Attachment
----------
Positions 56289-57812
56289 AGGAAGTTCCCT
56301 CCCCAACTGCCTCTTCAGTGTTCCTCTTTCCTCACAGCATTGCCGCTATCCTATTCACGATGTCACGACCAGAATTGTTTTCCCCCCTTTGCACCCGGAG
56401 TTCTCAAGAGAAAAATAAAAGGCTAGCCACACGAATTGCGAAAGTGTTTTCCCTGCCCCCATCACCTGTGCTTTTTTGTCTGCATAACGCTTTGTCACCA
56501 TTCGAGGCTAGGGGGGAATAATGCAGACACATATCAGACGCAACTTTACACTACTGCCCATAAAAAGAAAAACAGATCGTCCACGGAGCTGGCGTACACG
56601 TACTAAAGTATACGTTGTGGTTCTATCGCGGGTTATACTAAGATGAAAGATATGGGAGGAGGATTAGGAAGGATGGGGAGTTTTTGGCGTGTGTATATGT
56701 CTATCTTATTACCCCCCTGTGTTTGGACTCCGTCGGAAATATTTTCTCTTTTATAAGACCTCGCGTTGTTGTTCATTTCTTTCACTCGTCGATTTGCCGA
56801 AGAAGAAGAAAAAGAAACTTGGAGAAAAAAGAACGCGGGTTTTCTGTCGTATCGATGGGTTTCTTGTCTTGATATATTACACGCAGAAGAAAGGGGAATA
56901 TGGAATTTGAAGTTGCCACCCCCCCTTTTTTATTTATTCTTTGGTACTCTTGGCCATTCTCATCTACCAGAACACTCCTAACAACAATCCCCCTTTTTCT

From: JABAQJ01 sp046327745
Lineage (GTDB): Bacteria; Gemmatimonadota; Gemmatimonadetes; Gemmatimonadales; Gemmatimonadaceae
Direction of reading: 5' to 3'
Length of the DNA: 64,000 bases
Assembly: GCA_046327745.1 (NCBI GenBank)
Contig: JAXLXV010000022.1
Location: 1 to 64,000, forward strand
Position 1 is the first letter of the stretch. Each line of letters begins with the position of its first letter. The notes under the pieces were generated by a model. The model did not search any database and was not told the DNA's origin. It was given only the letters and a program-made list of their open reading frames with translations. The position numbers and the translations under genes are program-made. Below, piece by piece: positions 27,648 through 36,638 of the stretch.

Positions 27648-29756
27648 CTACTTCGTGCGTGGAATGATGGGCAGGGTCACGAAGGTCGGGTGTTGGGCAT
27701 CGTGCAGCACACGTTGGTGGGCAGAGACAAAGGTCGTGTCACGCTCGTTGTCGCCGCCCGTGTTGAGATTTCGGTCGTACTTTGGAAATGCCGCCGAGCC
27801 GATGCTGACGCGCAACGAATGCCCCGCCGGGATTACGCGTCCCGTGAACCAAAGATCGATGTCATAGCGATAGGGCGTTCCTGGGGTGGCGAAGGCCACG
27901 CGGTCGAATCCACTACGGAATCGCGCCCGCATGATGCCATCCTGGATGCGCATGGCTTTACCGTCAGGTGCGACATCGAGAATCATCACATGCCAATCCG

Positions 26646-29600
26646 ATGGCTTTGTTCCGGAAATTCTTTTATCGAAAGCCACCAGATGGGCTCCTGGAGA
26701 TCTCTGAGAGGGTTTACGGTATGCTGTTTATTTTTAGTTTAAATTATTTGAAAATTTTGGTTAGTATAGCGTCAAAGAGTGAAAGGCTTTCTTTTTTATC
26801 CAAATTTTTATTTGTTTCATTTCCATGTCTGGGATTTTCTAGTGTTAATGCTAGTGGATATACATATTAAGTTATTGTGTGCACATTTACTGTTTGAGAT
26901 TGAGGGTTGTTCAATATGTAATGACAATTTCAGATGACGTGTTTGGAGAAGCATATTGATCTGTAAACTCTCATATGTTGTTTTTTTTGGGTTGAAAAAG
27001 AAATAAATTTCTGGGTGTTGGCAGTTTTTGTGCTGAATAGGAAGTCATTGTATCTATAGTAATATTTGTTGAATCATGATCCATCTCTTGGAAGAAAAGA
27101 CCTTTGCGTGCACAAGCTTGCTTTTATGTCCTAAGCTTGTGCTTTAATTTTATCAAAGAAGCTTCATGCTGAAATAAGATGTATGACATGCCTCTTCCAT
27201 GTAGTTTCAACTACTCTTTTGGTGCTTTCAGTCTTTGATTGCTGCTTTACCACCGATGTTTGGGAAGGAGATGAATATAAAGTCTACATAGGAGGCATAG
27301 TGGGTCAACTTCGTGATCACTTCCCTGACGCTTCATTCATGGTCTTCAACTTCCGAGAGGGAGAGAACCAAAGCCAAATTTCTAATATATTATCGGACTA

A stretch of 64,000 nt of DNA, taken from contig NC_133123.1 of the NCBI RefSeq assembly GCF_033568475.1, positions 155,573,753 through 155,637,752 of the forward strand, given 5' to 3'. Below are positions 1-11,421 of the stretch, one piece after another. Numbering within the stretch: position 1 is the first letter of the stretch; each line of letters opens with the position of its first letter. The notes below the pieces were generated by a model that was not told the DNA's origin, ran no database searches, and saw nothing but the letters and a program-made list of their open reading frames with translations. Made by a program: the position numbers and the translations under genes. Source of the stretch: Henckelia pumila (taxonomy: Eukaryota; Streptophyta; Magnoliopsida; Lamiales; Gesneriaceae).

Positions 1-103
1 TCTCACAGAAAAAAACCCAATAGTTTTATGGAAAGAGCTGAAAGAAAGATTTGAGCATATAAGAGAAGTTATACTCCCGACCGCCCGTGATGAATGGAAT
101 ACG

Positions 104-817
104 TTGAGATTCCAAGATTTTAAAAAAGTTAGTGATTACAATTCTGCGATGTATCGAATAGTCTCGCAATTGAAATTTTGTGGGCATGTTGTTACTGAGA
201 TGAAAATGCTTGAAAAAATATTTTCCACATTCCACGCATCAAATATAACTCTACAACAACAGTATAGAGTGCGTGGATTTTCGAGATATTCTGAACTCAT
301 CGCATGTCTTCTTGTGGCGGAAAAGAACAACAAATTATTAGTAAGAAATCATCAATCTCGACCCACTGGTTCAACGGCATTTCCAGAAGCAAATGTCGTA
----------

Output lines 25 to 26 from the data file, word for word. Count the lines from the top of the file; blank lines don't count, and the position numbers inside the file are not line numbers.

26701 TCTCTGAGAGGGTTTACGGTATGCTGTTTATTTTTAGTTTAAATTATTTGAAAATTTTGGTTAGTATAGCGTCAAAGAGTGAAAGGCTTTCTTTTTTATC
26801 CAAATTTTTATTTGTTTCATTTCCATGTCTGGGATTTTCTAGTGTTAATGCTAGTGGATATACATATTAAGTTATTGTGTGCACATTTACTGTTTGAGAT